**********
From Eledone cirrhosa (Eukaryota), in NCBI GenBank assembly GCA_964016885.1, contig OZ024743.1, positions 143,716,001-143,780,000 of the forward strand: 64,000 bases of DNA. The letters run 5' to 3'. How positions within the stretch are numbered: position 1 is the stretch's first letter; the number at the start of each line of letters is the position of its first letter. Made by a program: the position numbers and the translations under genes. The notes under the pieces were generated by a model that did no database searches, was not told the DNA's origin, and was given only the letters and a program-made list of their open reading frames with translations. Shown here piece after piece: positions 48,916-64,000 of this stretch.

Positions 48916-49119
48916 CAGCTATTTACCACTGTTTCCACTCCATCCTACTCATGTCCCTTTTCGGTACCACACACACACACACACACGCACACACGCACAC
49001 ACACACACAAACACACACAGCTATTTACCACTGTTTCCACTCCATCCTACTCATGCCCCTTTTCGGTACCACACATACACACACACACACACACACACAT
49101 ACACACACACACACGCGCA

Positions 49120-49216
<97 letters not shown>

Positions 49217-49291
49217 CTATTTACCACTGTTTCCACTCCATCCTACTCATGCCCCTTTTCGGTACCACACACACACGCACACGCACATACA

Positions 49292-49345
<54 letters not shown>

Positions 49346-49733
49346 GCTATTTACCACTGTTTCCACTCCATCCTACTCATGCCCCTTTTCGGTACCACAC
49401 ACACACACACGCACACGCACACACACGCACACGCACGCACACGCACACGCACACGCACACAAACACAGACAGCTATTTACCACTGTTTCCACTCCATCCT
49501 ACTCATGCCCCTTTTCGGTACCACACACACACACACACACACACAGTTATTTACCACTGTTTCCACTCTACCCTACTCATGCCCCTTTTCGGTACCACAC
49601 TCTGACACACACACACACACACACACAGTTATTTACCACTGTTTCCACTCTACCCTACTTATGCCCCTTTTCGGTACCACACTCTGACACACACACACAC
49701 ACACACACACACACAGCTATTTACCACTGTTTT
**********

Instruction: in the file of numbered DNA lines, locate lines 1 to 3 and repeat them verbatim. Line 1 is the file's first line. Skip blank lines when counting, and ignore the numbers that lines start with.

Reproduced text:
From Eledone cirrhosa (Eukaryota), in NCBI GenBank assembly GCA_964016885.1, contig OZ024743.1, positions 143,716,001-143,780,000 of the forward strand: 64,000 bases of DNA. The letters run 5' to 3'. How positions within the stretch are numbered: position 1 is the stretch's first letter; the number at the start of each line of letters is the position of its first letter. Made by a program: the position numbers and the translations under genes. The notes under the pieces were generated by a model that did no database searches, was not told the DNA's origin, and was given only the letters and a program-made list of their open reading frames with translations. Shown here piece after piece: positions 48,916-64,000 of this stretch.

Positions 48916-49119
48916 CAGCTATTTACCACTGTTTCCACTCCATCCTACTCATGTCCCTTTTCGGTACCACACACACACACACACACGCACACACGCACAC